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Vol 24 No 12 Dec 19/Jan 20

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Cover of Merkin and Flannery on the Arbitration Act 1996

Merkin and Flannery on the Arbitration Act 1996

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Software Rights: How Patent Law Transformed Software Development in America

ISBN13: 9780300228397
To be Published: January 2020
Publisher: Yale University Press
Country of Publication: USA
Format: Hardback
Price: £27.50

A new perspective on United States software development, seen through the patent battles that shaped our technological landscape This first comprehensive history of software patenting explores how patent law made software development the powerful industry that it is today. Historian Gerardo Con Diaz reveals how patent law has transformed the ways computing firms make, own, and profit from software. He shows that securing patent protection for computer programs has been a central concern among computer developers since the 1950s and traces how patents and copyrights became inseparable from software development in the Internet age. Software patents, he argues, facilitated the emergence of software as a product and a technology, enabled firms to challenge each other's place in the computing industry, and expanded the range of creations for which American intellectual property law provides protection. Powerful market forces, aggressive litigation strategies, and new cultures of computing usage and development transformed software into one of the most controversial technologies ever to encounter the American patent system.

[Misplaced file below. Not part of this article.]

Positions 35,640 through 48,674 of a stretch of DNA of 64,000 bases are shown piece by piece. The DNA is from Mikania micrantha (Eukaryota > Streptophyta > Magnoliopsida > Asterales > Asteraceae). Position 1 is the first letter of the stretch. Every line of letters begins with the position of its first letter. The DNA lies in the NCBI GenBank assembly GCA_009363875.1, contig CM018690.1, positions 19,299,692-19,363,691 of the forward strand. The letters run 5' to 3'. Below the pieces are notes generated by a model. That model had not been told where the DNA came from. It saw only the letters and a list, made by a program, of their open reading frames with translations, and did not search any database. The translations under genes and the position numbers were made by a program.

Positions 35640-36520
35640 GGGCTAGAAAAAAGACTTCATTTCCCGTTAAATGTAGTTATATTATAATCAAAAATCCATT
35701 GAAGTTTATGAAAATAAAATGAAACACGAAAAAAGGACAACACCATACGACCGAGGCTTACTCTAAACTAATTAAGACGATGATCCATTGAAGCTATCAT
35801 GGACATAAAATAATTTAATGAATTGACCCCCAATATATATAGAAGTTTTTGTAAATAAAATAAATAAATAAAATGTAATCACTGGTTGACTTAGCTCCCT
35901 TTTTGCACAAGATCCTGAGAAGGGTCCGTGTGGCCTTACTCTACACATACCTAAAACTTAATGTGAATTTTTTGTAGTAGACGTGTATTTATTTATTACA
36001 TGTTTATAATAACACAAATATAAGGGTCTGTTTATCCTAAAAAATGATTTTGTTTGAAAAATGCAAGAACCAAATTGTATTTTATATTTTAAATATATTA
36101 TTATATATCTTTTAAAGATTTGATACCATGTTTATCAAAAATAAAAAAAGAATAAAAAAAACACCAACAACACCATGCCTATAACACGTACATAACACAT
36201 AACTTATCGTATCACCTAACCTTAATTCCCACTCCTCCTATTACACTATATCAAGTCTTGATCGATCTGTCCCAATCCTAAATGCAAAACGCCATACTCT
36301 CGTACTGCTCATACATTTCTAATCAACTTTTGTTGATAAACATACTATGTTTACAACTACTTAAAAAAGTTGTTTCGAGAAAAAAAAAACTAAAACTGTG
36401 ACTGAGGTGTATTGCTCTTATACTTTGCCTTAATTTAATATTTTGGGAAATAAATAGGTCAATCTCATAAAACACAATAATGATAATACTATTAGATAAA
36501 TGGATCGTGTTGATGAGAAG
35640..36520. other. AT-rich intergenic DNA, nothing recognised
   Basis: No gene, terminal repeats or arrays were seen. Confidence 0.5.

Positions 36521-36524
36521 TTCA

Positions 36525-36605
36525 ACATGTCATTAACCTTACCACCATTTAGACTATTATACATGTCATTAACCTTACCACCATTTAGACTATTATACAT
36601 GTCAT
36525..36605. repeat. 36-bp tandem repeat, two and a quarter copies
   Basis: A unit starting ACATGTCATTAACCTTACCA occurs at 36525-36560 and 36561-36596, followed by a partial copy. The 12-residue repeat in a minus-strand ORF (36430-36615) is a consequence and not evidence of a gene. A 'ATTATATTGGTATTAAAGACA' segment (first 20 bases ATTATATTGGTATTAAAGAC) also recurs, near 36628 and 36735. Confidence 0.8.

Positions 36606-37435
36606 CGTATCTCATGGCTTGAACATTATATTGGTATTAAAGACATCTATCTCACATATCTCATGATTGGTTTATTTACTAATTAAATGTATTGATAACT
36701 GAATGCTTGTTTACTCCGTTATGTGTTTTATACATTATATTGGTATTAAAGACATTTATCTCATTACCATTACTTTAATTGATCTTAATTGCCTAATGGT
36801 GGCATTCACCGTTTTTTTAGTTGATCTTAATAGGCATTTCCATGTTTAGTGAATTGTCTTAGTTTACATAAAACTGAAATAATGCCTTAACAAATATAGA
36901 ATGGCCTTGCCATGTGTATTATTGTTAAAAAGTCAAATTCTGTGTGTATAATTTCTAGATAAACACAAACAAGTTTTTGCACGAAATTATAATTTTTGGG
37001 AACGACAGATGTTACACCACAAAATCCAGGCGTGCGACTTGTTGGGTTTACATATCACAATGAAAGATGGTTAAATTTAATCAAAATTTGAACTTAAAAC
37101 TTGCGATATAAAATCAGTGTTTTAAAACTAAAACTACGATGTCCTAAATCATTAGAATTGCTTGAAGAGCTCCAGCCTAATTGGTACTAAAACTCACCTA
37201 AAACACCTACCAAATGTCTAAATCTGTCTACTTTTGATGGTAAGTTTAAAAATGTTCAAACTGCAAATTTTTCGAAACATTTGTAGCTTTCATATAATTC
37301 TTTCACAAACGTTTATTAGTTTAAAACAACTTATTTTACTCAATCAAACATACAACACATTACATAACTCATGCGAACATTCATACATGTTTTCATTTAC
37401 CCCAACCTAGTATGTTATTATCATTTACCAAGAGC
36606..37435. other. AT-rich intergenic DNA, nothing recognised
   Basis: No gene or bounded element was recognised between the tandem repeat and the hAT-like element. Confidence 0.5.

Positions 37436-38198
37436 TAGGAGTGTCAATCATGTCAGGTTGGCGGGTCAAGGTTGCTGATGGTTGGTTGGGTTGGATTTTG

Intellectual Property Law, Other Jurisdictions , USA
Code Made Tangible - 1945-54
From Antitrust to Patent Law at IBM - 1950-1966
The Myth of the NonMachine - 1964-1968
Antitrust Law and Software Sales - 1965-1971
Software Patents at the Courts - 1961-1973
Remaking Software Copyright - 1974 - 1981
Making Sense of Benson - 1976 - 1982
Hobbyists and Intellectual Property from Altair to Apple
Cloned Computers and Microchip Protection - 1981 - 1984
Look Feel and Programming Freedom - 1984 - 1995
Patent Enforcement and Software Embodiment - 1986 - 1995
Software Rights for a New Millennium - 1993 - 2000